Wrestling with the Two Headed Monster of John 3.16


My name is Jeremy Shank.
I am pastor at Thornville UMC in the Foothills District.
I am currently blogging about and hoping to form ideas for a new book I’m working on.

“Inclusion/Exclusion – a look at how salvation works in the Bible” is the topic I am working with and I could use your thoughts on some things.  I was hoping you might weigh in on a couple of issues I am wrestling with right now. www.inclusionexclusion.wordpress.com

I am looking at John 3.16, probably the most well known verse concerning our salvation. I am weighing how much inclusion we see in this verse as well as the wording here that would suggest there is some exclusion to deal with, also. Some translations would put the entire conversation with Nicodemus as the words of Jesus (in red) all the way down to verse 21. (NKJV, CEB, NLT) Most notably, the NIV stops Jesus speaking (words in red) at verse 15. Which leaves the rest of the section looking like a re-capping of the conversation with Nicodemus by the author of the Gospel.

My wonderings….
1) a penny for your thoughts on John 3.16 and whether you feel more inclusive about the verse or exclusive as you read it.
2) does putting the actual words of John 3.16 into the hands of Jesus shape your feelings about how salvation works itself out in our lives.
3) any material you might suggest that I research that would help support your viewpoint and help me shape mine.

Blessings on your day

Thank you for your help

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18 Replies to “Wrestling with the Two Headed Monster of John 3.16”

  1. 1. I have always felt this passage was one that shows God’s love for everyone. God so loved the world that he gave his only son…The incredible gift of sacrifice and love for the world. It’s offered to all and for all, that anyone who accepts it gets to be a part of what God is doing to reconcile the world. The exclusive part is the last: that it is offered but that we as the objects of that love have to choose to accept it so that we can be born again (the phrase that he uses with Nicodemus). We must accept that freely offered gift and there is something different to being a Christian, the Church, part of the kingdom than just being a human created by God. It is in a sense exclusive because it can’t include everyone in the result because there is a requirement of action on the part of the chooser. God wants everyone to say yes, desires it, works toward it, but that doesn’t mean that everyone accepts it.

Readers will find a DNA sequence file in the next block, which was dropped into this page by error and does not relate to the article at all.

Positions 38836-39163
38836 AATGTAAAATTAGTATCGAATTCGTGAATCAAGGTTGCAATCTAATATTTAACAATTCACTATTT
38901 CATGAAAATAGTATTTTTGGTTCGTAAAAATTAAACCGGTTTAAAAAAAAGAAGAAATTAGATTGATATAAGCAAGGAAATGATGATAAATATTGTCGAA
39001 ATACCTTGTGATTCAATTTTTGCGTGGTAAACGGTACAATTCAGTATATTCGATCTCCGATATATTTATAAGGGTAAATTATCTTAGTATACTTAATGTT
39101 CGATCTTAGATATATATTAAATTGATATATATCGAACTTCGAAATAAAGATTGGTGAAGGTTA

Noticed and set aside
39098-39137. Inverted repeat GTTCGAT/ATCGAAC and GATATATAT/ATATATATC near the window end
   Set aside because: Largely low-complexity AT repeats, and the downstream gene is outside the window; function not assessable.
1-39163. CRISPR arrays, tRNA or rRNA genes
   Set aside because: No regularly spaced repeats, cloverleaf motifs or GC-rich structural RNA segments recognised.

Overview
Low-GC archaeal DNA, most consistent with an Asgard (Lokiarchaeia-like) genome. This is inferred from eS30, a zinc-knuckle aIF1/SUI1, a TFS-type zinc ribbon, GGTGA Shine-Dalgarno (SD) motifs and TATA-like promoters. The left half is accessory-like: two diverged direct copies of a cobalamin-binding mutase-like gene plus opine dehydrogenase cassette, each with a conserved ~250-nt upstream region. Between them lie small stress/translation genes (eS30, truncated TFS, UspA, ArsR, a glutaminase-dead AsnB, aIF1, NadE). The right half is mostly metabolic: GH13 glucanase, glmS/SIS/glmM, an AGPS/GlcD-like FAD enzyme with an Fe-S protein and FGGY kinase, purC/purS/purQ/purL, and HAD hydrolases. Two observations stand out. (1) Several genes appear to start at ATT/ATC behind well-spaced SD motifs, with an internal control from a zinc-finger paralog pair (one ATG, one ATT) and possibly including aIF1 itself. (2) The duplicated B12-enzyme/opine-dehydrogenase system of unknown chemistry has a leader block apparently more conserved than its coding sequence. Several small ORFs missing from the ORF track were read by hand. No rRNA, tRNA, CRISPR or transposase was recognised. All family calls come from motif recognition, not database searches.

2. Whether Jesus is speaking it or it summing up his thought doesn’t matter to me. I lean toward viewing it as him speaking it.
    Just some thoughts and reactions to your questions! thanks

  2. 16 For God so loved the world that he gave his only Son, that whoever believes in him should not perish but have eternal life…18 He who believes in him is not condemned; he who does not believe is condemned already, because he has not believed in the name of the only Son of God…20 For every one who does evil hates the light, and does not come to the light, lest his deeds should be exposed.

    Very confusing, but some personal questions I’d have. About where and when, from the original Greek?